Lopez: Clean energy is the way to go

MANILA, Philippines – With her department reviewing the operations of the biggest coal mine in the Philippines, Environment Secretary Gina Lopez said it's time for the country to "go aggressively into clean energy".

"When I talked to [Energy] Secretary [Alfonso] Cusi, he is... going into that direction. It just needs patience, needs time. We're going there," Lopez said on Thursday, August 11.

The Department of Energy has teamed up with the United States Agency for International Development (USAID) to improve the country's energy mix. 

For her part, Lopez said the plan is to create models and choose certain areas "where we go just renewable." (READ: Energy chief to Gina Lopez: Let's find balance between coal and renewables)

"So we have chosen Palawan... I have also talked with Secretary Cusi, and he has agreed that in Palawan, we're gonna try... I told him I'm not gonna approve any coal plant in Palawan, I won't give any ECC," she explained, referring to an environmental compliance certificate.

"Because the moment you give an ECC to a coal plant, it takes on the energy mix, and then you cannot give it to any other solar whatever kasi nakuha na ng coal (because it's already been given to coal)."

Lopez said they are already studying how to run Palawan just on alternative energy. (READ: WWF: Renewable energy is the best solution to power crisis)

"If we can do it in Palawan, that means it can be done. I've talked to many people, and people in the renewable, they're going to take on baseload. If government approves a coal plant, and if you look at the world scenario, renewable is going down... Renewable is gonna be very, very... much cheaper than coal," she explained.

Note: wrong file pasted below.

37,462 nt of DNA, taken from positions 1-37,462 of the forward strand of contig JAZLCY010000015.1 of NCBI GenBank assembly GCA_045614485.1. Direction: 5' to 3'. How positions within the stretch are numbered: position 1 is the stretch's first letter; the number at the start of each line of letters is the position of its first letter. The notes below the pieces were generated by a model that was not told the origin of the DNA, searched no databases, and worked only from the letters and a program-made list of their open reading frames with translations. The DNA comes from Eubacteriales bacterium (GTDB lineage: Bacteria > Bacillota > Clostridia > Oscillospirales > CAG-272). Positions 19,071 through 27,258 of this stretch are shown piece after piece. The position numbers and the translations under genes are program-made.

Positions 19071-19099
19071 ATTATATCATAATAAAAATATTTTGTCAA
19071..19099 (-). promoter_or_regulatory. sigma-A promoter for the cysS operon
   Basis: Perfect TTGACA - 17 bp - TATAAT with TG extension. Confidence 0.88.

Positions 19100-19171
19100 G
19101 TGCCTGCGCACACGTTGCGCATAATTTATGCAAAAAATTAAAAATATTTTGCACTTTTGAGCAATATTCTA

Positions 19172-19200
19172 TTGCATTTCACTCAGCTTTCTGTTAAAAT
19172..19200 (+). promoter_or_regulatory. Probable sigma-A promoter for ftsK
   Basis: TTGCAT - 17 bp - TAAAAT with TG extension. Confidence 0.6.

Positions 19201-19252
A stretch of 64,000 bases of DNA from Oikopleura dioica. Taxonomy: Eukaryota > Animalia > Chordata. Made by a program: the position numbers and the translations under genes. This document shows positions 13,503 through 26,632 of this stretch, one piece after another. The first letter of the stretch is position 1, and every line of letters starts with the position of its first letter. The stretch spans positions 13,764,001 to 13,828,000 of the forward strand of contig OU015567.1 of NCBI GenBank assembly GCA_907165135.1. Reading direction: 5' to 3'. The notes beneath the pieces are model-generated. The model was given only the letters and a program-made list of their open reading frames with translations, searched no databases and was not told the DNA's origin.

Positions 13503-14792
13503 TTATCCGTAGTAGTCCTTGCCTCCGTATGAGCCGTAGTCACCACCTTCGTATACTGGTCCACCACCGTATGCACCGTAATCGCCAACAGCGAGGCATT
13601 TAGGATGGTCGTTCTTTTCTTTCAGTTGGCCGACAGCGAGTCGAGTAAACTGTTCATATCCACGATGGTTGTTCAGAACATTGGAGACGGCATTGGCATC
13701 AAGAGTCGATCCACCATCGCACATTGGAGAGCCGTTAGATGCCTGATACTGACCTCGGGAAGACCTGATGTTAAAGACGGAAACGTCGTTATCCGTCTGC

"If the government approves any coal plant now, you're stuck with it for 25 years. And then if 5 years down the line we see that solar is cheaper, what will you do with that? You will have to pay the company – it's gonna be a financial liability."

Lopez is a staunch critic of using fossil fuels as energy sources. She has campaigned against coal mining before her appointment to the Department of Environment and Natural Resources (DENR).

But as environment secretary, she admitted it's not as easy to close down the biggest coal mine operated by Semirara Mining and Power Corporation in Caluya, Antique, since the country is still dependent on coal.

The company supplies major coal-fired power plants and accounts for 92% of coal production in the country. (READ: Lopez warns Semirara Mining: 'Get your act together')

The DENR has already suspended the operations of 10 mining companies since its audit on all existing mines in the country began in July. – Rappler.com

Jee Y. Geronimo

Jee is part of Rappler's Central Desk, handling most of the world, science, and environment stories on the site. She enjoys listening to podcasts and K-pop, watching Asian dramas, and running long distances. She hopes to visit Israel someday to retrace the steps of her Savior.

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